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4 day work week a huge success!

Discussion in 'Current Events' started by Twilight Hue, Dec 1, 2022.

  1. Twilight Hue

    Twilight Hue Twilight, not bright nor dark, good nor bad.

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  2. JustGeorge

    JustGeorge Unknown Member
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    Some folks are still waiting for a 5 day one...
     
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  3. Twilight Hue

    Twilight Hue Twilight, not bright nor dark, good nor bad.

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    I never liked mandatory overtime forced on employees while the boss unapologetically goes home after 8 hours every day while the tired workers continued under threat of being fired if they refuse the overtime.

    Forced Labor: Mandatory Overtime Laws (And How To Fight Back)
     
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  4. We Never Know

    We Never Know No Slack

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    Several jobs have a three day work week. The days are 12 hours per day but only three days per week. Most are in healthcare.
    That means they only work 156 days a year and have 209 days off a year.
    Thats basically working only five months a year and having off seven months a year.

    My niece works three 12's as a nurse and gets four hours of PTO(paid time off) weekly.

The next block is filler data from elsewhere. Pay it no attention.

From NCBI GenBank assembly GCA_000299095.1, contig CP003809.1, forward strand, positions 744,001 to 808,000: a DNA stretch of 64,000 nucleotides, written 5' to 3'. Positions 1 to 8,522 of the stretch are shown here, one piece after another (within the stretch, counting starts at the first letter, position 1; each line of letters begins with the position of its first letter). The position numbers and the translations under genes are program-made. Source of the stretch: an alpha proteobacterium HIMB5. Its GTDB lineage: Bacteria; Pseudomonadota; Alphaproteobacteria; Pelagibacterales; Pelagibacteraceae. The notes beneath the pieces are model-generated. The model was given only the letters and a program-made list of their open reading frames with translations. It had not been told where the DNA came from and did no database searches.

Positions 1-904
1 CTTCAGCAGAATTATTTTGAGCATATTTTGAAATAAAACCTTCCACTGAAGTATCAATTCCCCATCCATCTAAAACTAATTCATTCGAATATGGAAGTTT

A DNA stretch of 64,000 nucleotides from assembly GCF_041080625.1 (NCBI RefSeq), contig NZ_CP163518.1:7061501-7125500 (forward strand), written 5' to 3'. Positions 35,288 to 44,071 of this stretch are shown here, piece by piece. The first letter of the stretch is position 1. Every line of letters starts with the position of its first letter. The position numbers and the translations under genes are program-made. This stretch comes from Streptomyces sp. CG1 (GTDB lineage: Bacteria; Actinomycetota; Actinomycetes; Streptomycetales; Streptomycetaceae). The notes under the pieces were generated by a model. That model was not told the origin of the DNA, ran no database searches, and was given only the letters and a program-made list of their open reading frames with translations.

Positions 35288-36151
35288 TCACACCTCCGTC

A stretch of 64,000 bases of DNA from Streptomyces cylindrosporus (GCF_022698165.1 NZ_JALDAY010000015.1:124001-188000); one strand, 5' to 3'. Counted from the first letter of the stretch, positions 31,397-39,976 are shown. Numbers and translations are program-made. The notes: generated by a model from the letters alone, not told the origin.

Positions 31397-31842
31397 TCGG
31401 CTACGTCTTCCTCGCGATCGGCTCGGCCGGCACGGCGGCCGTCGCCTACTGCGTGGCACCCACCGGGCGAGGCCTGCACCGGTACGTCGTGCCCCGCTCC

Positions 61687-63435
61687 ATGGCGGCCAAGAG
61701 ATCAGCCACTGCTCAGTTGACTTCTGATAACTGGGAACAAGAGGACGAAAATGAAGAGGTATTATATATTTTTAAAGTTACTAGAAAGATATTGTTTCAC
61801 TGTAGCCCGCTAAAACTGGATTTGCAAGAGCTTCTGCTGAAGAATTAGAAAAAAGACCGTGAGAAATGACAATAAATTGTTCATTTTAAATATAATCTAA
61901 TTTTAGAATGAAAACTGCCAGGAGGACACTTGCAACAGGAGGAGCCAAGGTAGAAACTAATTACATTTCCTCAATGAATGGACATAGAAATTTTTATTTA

It accumulates and can be cashed in at anytime.
     
    #4 We Never Know, Dec 2, 2022
    Last edited: Dec 2, 2022
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  5. JustGeorge

    JustGeorge Unknown Member
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    Some of it isn't even overtime...

    Sometimes shifts are set up really weird so you're not quite in overtime, but you may only have one(or no) days off. Happens a lot in low paying jobs(retail, restaurant, nursing/group home staff).
     
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  6. Heyo

    Heyo Veteran Member

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    Maybe for a short time. I see a two day work week in the mid future. With increased automatization and an upper limit of how much stuff can be reasonably produced and consumed, we are approaching a state of post scarcity. UBI is going to come eventually and many people will drop out of the work force completely.
     
  7. SomeRandom

    SomeRandom Still learning to be wise
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  8. SomeRandom

    SomeRandom Still learning to be wise
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    Whoa! Nursing homes, retail and restaurant workers don’t get days off?
    (I’m assuming this is specifically in the States.)

    I’m curious. Do such workers typically have any sort of paid sick leave or annual leave?